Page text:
As is indicated in RA 11524, PCA should come up with such a roadmap and should have it approved by the President. As part of the process, the agency must consult with coconut farmers.

Cerilla, however, said that it should be the other way around and that farmers should be the ones that will lead the creation of the roadmap because they know what is best for the industry. 

Another provision of the RA 11524 that is deemed unfavorable to coconut farmers is the annual allocation of portions of the coco levy fund to several government agencies, some of which have had no participation in coconut industry development at all.

According to KILUS Magniniyog, the annual allocations from the coco levy fund to several government agencies will “lock up the funds to several different bureaucracies that would further disenfranchise the coconut farmers”.

Based on RA 11524, the annual allocation of coco levy fund will be shared by the following agencies: PCA as the lead agency tasked to handle the fund; DA; Department of Science and Technology (DOST); Department of Trade and Industry (DTI); Technical Education and Skills Development Authority (TESDA); Land Bank of the Philippines (LANDBANK); Department of Public Works and Highways (DPWH); and Commission on Higher Education (CHED); among others.

These agencies are then ordered to take into account the distribution of the annual allocation of the coco levy trust fund, which shall be used for the construction of shared facilities for processing (10 percent); farm improvement through diversification and/or intercropping such as projects on livestock, dairy, poultry, coffee, cacao production (10 percent); development of hybrid coconut seed farms and nurseries, to encourage self-sufficiency (10 percent); and empowerment of coconut farmer organization and their cooperatives (10 percent).

The allocation also includes the provision of scholarship program (10 percent); health and medical program, ten percent (10 percent); credit provision (10 percent); infrastructure development (10 percent); training of farmers in farm schools (10 percent); and planting and replanting (10 percent)”.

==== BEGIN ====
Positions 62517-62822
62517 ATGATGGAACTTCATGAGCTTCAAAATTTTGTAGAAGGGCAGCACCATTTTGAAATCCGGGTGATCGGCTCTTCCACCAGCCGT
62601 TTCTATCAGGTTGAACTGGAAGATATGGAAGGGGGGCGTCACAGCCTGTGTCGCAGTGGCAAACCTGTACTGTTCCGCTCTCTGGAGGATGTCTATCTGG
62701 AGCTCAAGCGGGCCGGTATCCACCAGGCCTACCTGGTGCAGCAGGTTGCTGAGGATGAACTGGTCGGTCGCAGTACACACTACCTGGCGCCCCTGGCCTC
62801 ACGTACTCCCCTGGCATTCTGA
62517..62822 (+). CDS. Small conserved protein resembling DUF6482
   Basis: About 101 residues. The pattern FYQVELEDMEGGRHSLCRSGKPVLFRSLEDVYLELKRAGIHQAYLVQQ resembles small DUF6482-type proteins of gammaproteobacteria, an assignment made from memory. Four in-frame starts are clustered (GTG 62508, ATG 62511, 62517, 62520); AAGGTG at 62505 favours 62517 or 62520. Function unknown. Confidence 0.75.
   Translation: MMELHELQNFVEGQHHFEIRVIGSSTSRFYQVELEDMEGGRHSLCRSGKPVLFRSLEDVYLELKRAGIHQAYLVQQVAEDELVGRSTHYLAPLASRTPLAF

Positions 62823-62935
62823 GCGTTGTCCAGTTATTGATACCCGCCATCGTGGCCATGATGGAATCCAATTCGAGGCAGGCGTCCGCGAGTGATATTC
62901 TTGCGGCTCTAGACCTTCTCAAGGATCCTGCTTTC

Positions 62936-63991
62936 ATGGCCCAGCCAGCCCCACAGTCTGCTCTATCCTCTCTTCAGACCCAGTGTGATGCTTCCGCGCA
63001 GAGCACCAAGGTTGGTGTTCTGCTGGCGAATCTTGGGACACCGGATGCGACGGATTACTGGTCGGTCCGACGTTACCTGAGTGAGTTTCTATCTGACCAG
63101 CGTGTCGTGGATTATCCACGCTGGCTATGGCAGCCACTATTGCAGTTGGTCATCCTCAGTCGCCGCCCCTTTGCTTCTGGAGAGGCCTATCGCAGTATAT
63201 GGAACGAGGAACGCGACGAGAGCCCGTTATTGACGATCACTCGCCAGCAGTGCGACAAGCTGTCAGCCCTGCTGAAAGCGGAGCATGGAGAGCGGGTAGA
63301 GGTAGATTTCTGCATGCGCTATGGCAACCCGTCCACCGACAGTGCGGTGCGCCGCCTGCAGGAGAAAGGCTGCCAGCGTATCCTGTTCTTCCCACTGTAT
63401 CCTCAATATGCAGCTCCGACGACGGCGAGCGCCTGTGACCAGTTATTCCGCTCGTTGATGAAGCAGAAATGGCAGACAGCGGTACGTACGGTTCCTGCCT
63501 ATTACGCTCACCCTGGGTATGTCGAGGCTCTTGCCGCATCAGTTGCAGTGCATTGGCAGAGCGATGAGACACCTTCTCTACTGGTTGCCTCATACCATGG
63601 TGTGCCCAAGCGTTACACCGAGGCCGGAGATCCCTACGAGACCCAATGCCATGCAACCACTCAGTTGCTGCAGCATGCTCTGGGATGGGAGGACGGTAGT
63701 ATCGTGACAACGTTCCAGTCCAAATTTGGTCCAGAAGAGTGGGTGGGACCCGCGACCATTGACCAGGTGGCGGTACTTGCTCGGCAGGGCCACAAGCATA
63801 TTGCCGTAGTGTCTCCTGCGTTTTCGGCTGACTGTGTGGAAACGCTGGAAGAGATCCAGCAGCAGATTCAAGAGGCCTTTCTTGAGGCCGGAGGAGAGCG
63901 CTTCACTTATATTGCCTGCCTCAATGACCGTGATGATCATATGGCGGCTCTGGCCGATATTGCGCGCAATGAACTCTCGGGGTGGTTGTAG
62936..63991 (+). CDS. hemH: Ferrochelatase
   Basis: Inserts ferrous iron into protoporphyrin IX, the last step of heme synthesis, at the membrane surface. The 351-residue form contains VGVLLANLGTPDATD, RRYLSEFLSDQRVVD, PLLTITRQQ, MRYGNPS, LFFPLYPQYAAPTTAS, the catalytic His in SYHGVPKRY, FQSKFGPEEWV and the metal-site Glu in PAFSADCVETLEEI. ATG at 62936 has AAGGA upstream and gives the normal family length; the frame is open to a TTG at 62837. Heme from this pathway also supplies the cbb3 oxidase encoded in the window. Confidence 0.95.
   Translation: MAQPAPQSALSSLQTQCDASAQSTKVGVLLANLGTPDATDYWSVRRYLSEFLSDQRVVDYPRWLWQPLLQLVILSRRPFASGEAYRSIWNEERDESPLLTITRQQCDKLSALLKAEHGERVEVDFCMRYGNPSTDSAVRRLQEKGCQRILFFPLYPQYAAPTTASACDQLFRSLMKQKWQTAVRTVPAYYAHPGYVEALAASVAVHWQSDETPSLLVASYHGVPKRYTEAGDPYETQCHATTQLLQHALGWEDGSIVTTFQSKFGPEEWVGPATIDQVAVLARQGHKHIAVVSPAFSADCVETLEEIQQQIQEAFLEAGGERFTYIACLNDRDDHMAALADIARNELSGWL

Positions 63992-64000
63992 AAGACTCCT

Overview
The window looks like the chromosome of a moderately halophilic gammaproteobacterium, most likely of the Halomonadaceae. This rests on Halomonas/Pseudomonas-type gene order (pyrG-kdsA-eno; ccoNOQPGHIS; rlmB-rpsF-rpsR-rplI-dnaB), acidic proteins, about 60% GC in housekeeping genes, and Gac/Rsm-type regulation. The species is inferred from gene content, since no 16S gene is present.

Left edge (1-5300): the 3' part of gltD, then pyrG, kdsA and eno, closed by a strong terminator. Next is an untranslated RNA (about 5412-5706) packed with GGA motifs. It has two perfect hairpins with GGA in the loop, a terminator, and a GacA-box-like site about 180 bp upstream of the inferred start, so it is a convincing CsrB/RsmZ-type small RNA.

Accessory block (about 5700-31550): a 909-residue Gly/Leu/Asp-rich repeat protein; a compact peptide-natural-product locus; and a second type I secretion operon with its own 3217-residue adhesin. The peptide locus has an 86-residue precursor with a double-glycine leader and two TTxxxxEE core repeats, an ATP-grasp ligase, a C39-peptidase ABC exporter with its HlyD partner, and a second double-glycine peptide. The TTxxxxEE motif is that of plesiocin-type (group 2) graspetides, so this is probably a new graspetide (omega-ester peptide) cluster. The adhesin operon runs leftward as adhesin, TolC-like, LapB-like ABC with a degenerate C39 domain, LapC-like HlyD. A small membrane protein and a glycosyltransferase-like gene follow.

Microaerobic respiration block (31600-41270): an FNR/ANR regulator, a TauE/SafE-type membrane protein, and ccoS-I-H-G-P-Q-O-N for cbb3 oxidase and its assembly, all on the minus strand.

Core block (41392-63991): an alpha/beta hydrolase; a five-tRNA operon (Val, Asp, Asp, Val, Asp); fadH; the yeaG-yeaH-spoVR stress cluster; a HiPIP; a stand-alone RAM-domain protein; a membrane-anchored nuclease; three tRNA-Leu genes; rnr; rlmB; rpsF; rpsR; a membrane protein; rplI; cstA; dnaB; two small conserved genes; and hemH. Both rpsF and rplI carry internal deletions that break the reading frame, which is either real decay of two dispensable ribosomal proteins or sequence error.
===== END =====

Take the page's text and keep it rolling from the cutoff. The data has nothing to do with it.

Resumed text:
Federation of Free Farmers (FFF) Board Chairman and former Agriculture Secretary Leonardo Q. Montemayor questioned such allocation, particularly the one on coconut planting/replanting, fertilization, and intercropping.

He said these are already among the regularly funded programs of the national government.

“In effect, coconut farmers will now be made to finance these programs themselves, inasmuch as the coconut levies were collected from them in the first place,” Montemayor said.

In December last year, amid the growing opposition against the Coco Levy Act, Agriculture Secretary William Dar has made an appeal to coconut farmers to give the law a chance.

“My view is that maybe we should give it a chance…. And let the law be implemented properly,” Dar said.

He also said that the immediate passage of the Coco Levy Act will help revive the country’s coconut industry, which is now “a sleeping giant”.

In the end, Faustino said that “with deepest sympathy, we accept the passing of the Coconut Farmers and Industry Trust Fund Act”.

COIR is part of Kilus Magniniyog, which includes members from Pambansang Kilusan ng mga Samahang Magsasaka (PAKISAMA), Pambansang Katipunan ng mga Makabayang Mambubukid (PKMM), Kalipunan ng Maliliit na Magniniyog ng Pilipinas (KAMMPIL), among others.